Nfld. & Labrador

See what was unearthed as downtown St. John's streets ripped up

Archeologist Blair Temple says the finds inform impact of 1800s fires on modern-day St. John's.

Archeologist says historic finds inform impact of 1800s fires on modern-day city

Archeologist Blair Temple of Gerald Penney Associates identified historic resources found during work to upgrade the sewer system on Water Street between Queen Street and Bishop's Cove. (John Pike/CBC)

Artifacts — bottles, glass and pottery — were unearthed during sewer upgrade work on historic Water Street this spring, and the evidence sheds new light on the impact the fires of the 1800s had on modern downtown St. John's.

​On a table at Gerald Penney Associates, archeologist Blair Temple lays out newly discovered treasures and sorts them based on their age.

"This here dates probably to 1800-1820 and it's rare because you just don't find complete bottles like that on archeological sites," Temple says, his hands wrapped around a large, intact glass bottle.

In this case, the bottle was found in one of the deep holes dug by contractors for a new sewer system on Water Street between Queen Street and Bishop's Cove.

An entire bottle was unearthed from Water Street near Adelaide Street during a sewer upgrade project. (Ariana Kelland/CBC)

At first, Temple only saw the back end of the bottle but as he kept digging he realized he had the full vessel.

"To my knowledge, this is one of three that have been found complete in St. John's."

Pipe from 1600s

The city is required to have an archeologist like Temple at the construction site to identify and record any artifacts or structures that are found.

A partial clay pipe found in Bishop's Cove is the oldest item recovered during the sewer system upgrade. Temple believes it dates back to the late 1600s.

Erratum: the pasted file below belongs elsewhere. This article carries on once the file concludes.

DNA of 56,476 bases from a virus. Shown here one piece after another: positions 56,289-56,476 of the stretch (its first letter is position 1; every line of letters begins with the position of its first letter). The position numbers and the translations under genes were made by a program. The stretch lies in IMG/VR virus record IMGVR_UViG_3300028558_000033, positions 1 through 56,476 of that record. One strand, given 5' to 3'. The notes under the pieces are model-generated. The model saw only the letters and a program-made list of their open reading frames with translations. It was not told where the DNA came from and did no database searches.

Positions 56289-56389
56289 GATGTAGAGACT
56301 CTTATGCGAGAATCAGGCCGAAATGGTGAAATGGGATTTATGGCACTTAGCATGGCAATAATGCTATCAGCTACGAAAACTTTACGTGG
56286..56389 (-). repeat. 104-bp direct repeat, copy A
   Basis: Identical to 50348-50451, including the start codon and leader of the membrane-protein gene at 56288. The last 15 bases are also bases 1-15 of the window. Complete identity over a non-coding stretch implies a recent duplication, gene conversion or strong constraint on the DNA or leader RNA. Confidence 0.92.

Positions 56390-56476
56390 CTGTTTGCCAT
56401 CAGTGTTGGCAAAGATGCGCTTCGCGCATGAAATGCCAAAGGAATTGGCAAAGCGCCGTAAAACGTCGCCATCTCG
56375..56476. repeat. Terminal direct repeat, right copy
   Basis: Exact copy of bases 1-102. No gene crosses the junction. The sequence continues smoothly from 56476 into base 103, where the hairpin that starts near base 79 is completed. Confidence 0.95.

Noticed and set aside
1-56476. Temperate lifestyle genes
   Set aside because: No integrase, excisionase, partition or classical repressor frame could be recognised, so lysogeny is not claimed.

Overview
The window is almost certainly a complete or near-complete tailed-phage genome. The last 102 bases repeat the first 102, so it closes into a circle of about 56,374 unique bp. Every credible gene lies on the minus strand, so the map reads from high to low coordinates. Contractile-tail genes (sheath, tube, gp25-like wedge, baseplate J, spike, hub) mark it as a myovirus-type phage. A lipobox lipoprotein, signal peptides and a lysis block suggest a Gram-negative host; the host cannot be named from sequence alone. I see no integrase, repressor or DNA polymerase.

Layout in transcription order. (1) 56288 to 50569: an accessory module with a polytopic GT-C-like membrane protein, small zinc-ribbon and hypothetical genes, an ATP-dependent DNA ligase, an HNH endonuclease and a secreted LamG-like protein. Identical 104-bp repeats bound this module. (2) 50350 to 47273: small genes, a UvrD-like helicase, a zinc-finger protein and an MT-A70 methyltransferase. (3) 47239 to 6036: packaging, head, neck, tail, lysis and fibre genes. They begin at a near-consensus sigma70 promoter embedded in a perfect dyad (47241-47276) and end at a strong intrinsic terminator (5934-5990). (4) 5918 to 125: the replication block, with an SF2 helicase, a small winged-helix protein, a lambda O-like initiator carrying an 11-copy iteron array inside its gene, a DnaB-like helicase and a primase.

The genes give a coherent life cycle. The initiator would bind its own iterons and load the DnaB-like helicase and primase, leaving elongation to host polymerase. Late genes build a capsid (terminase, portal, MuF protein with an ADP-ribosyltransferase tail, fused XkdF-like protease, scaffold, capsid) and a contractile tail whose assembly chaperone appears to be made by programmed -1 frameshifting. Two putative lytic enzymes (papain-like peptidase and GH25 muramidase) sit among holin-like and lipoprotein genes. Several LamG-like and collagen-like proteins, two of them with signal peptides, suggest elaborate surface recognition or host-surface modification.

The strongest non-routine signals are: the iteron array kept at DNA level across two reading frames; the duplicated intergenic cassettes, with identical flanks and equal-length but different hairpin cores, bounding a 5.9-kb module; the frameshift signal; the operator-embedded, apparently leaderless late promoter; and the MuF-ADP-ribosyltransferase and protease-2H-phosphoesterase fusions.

The oldest item discovered was a partial clay tobacco pipe, which dates back to the late 1600s. It was found not far from the Murray Premises parking lot. (Ariana Kelland/CBC)

Despite it being widely believed that the Great Fire of 1892 was solely responsible for the reconstruction of St. John's, Temple said items discovered this spring point to earlier fires playing a big part in the streetscape of St. John's.

The Great Fire(s)

The 1892 fire is often looked on as the transformative event in downtown St. John's. And while it is, in many regards, in terms of the streetscape, that fire may not be as important as many people believe.

Pieces of pottery were found under fire debris left over from a fire in 1819. (Ariana Kelland/CBC)

All the previous fires were involved in widening and changing the route along Water Street.

Among the rescued items were small but colourful pieces of pottery found under what Temple believes is a fire layer in the soil.

These buildings on the south side of Water Street in downtown St. John's, looking toward the harbour, were damaged in the Great Fire of 1892. (Newfoundland and Labrador Heritage website)
This view shows an 1846 fire deposit identified under Water Street, between Holdsworth and Adelaide streets. (Submitted by Blair Temple)

"I think it may be related to the 1833 fire which, up to this point, we never really found any evidence of archaeologically," Temple said.

"We knew it existed, but we hadn't found any physical evidence of it."

Ancient sanitation

On top of artifacts, stone sewage systems from the 19th century were unearthed.

While sanitation may not fascinate everyone, Temple said it helps piece together the evolution of the drainage and sewage disposal in the city over time.

A stone sewer runs down Adelaide Street, through Water Street, into Bishop's Cove. Temple says it may be a sewer documented as having been constructed in the 1860s. (Submitted by Blair Temple)

"It gives you an idea about the overall evolution of St. John's from a town to an urban area," he said.

"It says a lot about how the city changed over time and how St. John's is similar to other large areas in North America, like Boston. for example.

The artifacts will be shipped to the Rooms once they're cataloged and a report is written.

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Ariana Kelland is a reporter with the CBC Newfoundland and Labrador bureau in St. John's.